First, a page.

by: Mark Gordon Managing Editor
Like many Midwest developers, Indianapolis-based Flaherty & Collins Properties, which specializes in urban infill projects with a multifamily component, has long coveted the Florida market. Most of the reasons are relatively familiar, from chasing a compelling supply and demand dynamic to the firm’s CEO, David Flaherty, owing a condo in Naples.
That’s also why after some other potential projects in Florida, including one in Tampa, fizzled out, F&C set its sights on Cape Coral, a Lee County city with about 183,000 people. The $64 million public-private project the firm has proposed, in a part of the city known as the South Cape, is called The Cape at 47th.
In addition to marking F&C’s Florida debut, the project, which calls for 280 apartments, 18,000 square feet of retail or office space and a 525-stall parking garage, is notable for several other reasons. For one it replaces Village Square, a $130 million mixed-use project proposed for the same site, from different developers, that stalled. Plans for Village Square date back to 2005 but were derailed — initially by the late 2000s recession and later by other financing challenges.
F&C is under contract to buy the 3.9-acre site for The Cape at 47th, in a deal brokered by Paulette duCharme Hansen with Miloff Aubuchon Realty Group in Cape Coral. Both F&C officials and duCharme Hansen decline to disclose the purchase price for the land, owned by Long Island, N.Y.-based developer Robbie Lee. Lee and his partners own the site through Downtown Village Square LLC. “The previous owners had various issues and their project is no longer viable,” duCharme Hansen says.
Another first with the project? The Cape at 47th, which includes a rooftop bar and lounge component, is the first infill residential project with a parking garage in Cape Coral.
The Cape at 47th also represents a major investment from Cape Coral city officials, who put together an incentive package worth about $10.3 million to share the costs with F&C. Cape Coral Economic & Business Development Manager Ricardo Noguera says while incentives for development are usually performance-based, The Cape at 47th is a special case. “It’s difficult for redevelopment agencies to provide upfront dollars,” Noguera says, “but the site (being empty) is holding back other projects in the South Cape. This is one of the most attractive projects in the Community Redevelopment Agency and it has sat vacant for nearly two decades.”
The incentive package, scheduled to go before the Cape Coral City Council in early August for final approval, includes some $350,000 in utility improvements, says Noguera. On the F&C side, the developer will be required to make 125 of the parking spots available to the public. The package doesn’t include another major expense the city is undertaking, in some $20 million in sewage upgrades. F&C officials call those upgrades critical, and without that work, Prince says the firm might have balked at the project. “We need that so we can bring the project fully online,” he adds.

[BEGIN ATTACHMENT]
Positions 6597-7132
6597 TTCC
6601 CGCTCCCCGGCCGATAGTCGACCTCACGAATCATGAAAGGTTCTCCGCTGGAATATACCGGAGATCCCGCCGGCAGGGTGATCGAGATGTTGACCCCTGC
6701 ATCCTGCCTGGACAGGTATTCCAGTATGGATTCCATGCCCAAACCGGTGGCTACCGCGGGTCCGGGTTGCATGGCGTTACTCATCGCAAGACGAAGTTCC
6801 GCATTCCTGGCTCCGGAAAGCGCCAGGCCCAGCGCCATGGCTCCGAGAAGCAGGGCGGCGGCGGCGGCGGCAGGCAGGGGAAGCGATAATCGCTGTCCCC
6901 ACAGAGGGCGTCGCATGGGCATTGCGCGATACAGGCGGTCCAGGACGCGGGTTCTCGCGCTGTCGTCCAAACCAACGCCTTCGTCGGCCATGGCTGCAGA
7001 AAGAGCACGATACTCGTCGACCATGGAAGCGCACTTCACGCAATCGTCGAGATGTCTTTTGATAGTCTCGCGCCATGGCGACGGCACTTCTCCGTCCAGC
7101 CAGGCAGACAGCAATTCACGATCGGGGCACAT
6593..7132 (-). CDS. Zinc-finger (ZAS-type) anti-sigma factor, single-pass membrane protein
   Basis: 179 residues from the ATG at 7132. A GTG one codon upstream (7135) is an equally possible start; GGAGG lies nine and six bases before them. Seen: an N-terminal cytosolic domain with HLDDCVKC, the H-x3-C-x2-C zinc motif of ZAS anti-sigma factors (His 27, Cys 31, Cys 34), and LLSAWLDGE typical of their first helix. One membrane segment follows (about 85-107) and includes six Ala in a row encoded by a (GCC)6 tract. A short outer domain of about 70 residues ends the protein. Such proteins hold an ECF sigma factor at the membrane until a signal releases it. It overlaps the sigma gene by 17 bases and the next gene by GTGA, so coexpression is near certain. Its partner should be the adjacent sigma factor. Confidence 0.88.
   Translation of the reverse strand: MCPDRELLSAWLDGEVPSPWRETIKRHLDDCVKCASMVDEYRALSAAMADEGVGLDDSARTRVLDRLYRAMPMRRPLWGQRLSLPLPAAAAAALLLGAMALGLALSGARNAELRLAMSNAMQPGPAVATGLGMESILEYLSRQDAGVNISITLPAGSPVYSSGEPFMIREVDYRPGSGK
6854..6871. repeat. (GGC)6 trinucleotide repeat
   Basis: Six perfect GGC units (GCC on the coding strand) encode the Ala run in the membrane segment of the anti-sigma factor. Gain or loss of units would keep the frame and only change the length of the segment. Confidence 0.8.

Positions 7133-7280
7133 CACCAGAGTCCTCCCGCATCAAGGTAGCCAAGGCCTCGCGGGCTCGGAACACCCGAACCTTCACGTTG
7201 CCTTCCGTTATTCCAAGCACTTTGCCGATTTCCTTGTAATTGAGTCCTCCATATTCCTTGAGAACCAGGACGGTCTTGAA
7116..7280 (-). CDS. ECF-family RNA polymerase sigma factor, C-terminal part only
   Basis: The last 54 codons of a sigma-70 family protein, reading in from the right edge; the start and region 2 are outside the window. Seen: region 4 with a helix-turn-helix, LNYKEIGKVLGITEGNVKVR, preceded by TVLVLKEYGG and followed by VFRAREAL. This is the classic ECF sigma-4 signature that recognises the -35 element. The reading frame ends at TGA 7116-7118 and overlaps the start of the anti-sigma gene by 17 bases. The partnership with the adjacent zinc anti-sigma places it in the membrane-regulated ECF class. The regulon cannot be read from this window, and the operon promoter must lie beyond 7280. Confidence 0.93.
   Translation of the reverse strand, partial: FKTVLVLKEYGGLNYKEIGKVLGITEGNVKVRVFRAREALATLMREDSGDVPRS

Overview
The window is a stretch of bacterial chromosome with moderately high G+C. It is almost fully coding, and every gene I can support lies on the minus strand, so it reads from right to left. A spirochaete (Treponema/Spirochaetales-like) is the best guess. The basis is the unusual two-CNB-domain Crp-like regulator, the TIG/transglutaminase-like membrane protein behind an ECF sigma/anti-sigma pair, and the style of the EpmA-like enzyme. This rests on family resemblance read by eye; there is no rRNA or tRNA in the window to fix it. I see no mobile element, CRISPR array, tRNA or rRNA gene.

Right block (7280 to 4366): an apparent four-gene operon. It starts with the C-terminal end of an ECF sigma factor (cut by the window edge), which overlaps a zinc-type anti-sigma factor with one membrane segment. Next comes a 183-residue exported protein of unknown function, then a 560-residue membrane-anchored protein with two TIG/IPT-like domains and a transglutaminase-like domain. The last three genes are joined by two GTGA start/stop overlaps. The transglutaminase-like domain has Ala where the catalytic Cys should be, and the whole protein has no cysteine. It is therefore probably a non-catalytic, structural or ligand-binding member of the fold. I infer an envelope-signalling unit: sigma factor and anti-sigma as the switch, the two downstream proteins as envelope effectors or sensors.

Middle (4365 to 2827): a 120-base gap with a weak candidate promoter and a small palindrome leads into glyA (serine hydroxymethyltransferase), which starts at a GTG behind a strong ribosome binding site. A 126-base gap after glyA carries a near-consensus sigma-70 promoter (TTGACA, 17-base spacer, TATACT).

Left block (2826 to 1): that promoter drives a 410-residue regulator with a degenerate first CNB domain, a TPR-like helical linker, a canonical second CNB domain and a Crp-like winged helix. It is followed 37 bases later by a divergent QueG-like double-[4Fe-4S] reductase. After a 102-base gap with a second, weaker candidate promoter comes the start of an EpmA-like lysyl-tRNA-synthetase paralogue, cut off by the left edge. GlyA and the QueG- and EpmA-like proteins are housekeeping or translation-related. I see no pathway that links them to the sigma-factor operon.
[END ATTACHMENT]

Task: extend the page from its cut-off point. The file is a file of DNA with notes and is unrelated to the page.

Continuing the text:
Top of the list
Prince says he hopes to break ground in early 2022, with possible completion in summer 2023.
A powerhouse in Indiana and some other Midwest states, F&C has developed more than $3 billion in multifamily projects over the past 15 years, in a variety of asset classes. That ranges from luxury to market-rate to affordable housing, Prince says. The firm was founded in 1993 and currently manages some 12,000 units. It has about 450 employees.
Florida has been a target for the firm for several years. But Prince knew little about Cape Coral five or six years ago when he attended the International Council of Shopping Centers conference in Las Vegas. He met Dana Brunett there, who was then head of economic development for Cape Coral and is now deputy director of Lee County Economic Development. Brunett convinced Prince to put Cape Coral at the top of F&C’s list of Florida markets.
An attorney who has been with F&C since 2014, Prince says the company looked at several sites but rather quickly zoned in on the Village Square property. Initially, the owners’ price was too high to make an infill project work there, he says, “but over the years we got them to come down from their price point.”
Stuff to do
The Cape at 47th joins another large-scale mixed-use project proposed for that section of Cape Coral, near the Bimini Basin. Early plans for that project call for 186 residential units, 25,000 square feet of commercial space and a 5,500 square foot waterfront restaurant. It’s a $50 million project with potentially $7 million in tax rebate incentives.
“I’m hoping this is just the start,” of more projects in Cape Coral says duCharme Hansen, who has been involved in deals on both projects. “Development begets development.”
Combined, both projects also have the potential to lead the transformation of Cape Coral from a Fort Myers bedroom community to a vibrant live-work-play downtown, says Noguera. “Cape Coral is on the move,” he adds. “(These projects) will draw a lot more interest to Southwest Florida and Cape Coral.”
Noguera cites Insite Managed Solutions, a Cape Coral-based call center consulting firm with 60 employees as one company that stands to benefit from The Cape at 47th and the other development activity. The company has committed to doubling its payroll in the coming months, he says, and all those employees, many of them Gen Z and Millennials, will need places to live, eat and socialize.
Prince says The Cape at 47th is designed with that demographic in mind. That includes a resort-style pool and lots of nearby amenities and wow factors, such as the rooftop bar. Prince says F&C has signed a letter of intent with a well-known area restaurant firm to occupy the rooftop bar space, declining to identify the name. “Our goal is to help Cape Coral get younger in age,” he says. “How do you capture a younger demographic? You create something that isn’t in the market.”